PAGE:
Looking Outward; German Policy Is Based on Multilateralism
Byline: Norman Levine, SPECIAL TO THE WASHINGTON TIMES
BERLIN - With the Iraq war ended, Germany is doing some deep diplomatic soul-searching.
Its foreign relations establishment is pondering the short- and long-term consequences of the trans-Atlantic trauma brought on by European resistance to the war. Although there is hope the fallout will be short, the majority opinion holds that German-American relations have undergone a tectonic shift.
"The problem is not the lack of appreciation but a difference of history," said Karsten Voigt, coordinator for German-American Relations at the German Foreign Office.
"Since 1945, my country has given up any idea of again becoming a military powerhouse," Mr. Voigt continued. "Our security is based on multilateralism, on our integration in the European Union, NATO and the U.N. Our vote in the U.N. was not against the U.S. but for internationalism."
This viewpoint was strongly endorsed by Hans-Ulrich Klose, vice chairman of the Foreign Affairs Committee of the Bundestag, Germany's parliament. "For the first time in over a hundred years, Germany is at peace on both its eastern and western borders."
"This peace was achieved," Mr. Klose explained, "because Germany convinced its neighbors that it was a peaceful partner within the EU, NATO and the U.N. Integration inside international organizations has been the soul of German foreign policy since the fall of Hitler, and because of these 50 years of coalition building, the country supported multilateralism in the U.N."
The German constitution prevented Germany from giving support to U.S. unilateralism in Iraq.
Until 1995, Germany's constitution forbade deployment of the armed forces beyond the national territory. That year the government of Helmut Kohl wanted to send German troops in the NATO to Bosnia.
But to participate in this multilateral action, it needed the approval of the Constitutional Court. In a decision that changed the course of German foreign policy, the court gave the government authority to send German forces beyond national borders, but only with the approval of the United Nations or NATO.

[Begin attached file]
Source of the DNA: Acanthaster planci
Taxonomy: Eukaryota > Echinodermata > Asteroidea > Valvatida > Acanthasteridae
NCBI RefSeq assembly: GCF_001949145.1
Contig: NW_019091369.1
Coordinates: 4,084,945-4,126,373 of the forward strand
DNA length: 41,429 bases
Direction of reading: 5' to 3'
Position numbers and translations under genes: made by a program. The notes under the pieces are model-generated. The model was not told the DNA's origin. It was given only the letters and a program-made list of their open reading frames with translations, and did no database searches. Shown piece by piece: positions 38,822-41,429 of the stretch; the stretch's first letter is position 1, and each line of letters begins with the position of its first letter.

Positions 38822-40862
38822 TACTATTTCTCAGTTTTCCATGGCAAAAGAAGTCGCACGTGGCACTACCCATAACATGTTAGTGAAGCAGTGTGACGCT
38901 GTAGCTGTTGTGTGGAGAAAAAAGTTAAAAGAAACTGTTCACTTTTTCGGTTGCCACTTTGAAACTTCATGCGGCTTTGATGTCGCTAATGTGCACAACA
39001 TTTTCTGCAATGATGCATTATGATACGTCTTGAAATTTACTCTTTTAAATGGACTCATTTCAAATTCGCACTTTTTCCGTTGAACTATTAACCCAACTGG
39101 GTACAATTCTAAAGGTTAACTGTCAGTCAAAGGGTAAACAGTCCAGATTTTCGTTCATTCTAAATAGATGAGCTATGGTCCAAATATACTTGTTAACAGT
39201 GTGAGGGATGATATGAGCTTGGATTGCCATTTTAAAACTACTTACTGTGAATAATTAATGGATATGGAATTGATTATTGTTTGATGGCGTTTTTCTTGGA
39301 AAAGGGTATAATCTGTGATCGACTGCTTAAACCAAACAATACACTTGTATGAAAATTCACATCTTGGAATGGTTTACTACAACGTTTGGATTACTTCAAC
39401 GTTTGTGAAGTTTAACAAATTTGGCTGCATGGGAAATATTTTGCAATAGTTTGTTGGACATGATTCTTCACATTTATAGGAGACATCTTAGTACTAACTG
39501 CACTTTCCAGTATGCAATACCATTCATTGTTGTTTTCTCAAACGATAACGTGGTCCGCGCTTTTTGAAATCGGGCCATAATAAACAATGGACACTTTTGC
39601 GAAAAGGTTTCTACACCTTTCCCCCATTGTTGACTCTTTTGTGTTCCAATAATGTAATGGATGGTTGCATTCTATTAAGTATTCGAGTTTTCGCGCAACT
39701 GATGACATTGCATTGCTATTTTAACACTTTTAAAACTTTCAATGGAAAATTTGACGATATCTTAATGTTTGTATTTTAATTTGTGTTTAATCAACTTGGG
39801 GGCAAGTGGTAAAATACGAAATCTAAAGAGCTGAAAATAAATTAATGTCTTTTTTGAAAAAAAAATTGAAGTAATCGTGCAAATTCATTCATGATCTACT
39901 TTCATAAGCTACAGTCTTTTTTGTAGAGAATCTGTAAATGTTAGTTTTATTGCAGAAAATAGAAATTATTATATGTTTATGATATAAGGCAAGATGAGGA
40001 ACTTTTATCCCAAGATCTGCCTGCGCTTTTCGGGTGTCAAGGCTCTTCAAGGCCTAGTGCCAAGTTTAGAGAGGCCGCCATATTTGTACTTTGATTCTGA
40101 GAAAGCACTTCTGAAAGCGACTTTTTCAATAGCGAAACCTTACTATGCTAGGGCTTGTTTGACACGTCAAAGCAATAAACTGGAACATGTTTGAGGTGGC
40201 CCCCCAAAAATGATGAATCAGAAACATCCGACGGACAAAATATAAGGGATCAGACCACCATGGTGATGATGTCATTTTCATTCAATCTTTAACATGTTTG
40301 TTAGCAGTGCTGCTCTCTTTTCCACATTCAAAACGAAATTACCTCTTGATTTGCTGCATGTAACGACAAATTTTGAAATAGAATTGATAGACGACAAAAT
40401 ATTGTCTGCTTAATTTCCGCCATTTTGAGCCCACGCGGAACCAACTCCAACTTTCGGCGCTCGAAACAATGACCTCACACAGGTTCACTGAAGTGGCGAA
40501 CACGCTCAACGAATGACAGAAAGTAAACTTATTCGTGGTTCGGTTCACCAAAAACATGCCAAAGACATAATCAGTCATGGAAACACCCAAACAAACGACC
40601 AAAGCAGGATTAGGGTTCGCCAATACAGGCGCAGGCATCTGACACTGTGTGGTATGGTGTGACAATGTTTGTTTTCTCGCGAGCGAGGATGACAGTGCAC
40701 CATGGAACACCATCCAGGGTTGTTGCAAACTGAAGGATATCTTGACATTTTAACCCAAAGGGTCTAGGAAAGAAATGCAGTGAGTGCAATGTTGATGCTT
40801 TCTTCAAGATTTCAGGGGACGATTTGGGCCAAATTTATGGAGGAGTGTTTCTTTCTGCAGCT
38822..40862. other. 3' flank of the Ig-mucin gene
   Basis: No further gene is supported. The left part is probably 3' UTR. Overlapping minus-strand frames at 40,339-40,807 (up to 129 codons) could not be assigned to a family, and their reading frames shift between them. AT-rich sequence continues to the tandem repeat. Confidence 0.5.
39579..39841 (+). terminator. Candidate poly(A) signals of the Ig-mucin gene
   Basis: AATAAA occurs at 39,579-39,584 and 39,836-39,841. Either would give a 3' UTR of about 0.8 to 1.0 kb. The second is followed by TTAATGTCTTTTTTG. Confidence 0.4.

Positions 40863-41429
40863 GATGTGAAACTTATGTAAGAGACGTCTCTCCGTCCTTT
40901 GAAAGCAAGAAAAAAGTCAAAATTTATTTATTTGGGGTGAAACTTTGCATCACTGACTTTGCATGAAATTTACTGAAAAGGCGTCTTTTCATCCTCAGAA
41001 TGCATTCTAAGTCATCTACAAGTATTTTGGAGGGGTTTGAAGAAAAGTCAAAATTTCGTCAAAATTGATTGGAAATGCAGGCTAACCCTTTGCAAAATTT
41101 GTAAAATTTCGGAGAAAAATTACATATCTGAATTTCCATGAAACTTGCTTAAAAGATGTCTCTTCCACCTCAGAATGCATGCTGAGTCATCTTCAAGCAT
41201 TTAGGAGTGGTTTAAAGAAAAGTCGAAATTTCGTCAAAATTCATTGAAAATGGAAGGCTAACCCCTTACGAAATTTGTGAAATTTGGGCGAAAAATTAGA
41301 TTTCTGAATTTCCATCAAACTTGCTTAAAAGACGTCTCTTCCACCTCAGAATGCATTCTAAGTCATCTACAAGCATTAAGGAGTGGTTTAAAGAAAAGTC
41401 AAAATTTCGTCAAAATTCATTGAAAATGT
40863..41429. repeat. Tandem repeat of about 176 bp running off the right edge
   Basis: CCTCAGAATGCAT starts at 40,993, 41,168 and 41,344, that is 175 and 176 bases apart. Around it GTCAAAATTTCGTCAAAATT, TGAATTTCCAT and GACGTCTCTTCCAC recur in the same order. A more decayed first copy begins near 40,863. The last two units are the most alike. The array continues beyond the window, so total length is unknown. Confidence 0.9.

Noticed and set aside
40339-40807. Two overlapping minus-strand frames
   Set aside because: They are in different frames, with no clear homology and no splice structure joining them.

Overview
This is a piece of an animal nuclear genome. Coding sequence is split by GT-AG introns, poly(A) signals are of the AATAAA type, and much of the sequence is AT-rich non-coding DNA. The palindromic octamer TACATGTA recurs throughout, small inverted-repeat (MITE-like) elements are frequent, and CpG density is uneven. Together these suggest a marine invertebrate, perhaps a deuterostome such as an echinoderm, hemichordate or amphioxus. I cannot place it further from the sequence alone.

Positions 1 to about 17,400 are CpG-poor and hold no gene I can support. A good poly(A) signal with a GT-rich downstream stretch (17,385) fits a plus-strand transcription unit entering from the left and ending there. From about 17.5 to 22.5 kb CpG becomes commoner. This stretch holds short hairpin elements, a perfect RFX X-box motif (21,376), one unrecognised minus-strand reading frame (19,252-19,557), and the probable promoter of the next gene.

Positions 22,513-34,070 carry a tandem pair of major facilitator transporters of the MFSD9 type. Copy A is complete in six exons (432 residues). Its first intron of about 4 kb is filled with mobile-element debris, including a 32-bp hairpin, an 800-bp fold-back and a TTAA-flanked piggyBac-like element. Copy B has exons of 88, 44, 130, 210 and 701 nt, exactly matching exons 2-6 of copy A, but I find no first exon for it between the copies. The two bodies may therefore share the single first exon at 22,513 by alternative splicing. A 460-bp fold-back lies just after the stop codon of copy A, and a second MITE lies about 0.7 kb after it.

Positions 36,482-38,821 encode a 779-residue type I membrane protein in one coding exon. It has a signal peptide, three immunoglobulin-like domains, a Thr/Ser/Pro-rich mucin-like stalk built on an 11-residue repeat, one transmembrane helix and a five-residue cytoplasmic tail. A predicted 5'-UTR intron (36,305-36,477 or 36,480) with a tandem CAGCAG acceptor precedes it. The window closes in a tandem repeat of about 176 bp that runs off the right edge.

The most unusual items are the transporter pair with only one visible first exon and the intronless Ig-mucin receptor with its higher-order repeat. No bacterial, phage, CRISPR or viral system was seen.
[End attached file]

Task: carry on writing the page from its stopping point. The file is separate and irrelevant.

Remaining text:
"Since 1945, Germany has surrendered degrees of its sovereignty," Mr. Klose said in an interview at his office. "Giving portions of our sovereignty to international organizations is the substance of our security."
"Germany and France are enormously different in this regard," Mr. Klose added. "Gaullism remains a tradition inside France. Paris does seek to act as a counterweight to the U.S. This is alien to the strategic concept of contemporary Germany.
"There is no Franco-German-Russian entente," Mr. Klose went on.
"Our vote in the Security Council was not a vote in favor of a new containment policy, the containment of 'American hegemony,' but a vote for the principle that international law is primary."
This partial renunciation of sovereignty does not mean Berlin is pacifist. Defense Ministry officials issued vehement disclaimers of German pacifism. The officials, who asked not to be quoted, listed the many missions around the world that German soldiers, now approximately 9,000 strong, are fulfilling. Next to the United States, the Federal Republic is the largest contributor to peacekeeping missions.
There are roughly 2,360 German soldiers in Afghanistan, and a combined German-Dutch command will soon take charge of the U.N. operation from the United States. In Bosnia, Kosovo and Macedonia, Germany has contributed about 5,000 troops to U.N. missions.
Moreover, in the Persian Gulf, a special German unit trained in detecting biological and chemical weapons is stationed in Kuwait. In addition there are small army contingents active in Georgia, Cambodia and Somalia.
Even though it did not participate in the Iraq war, Germany helped the U.S. war effort. It placed no restrictions on U. …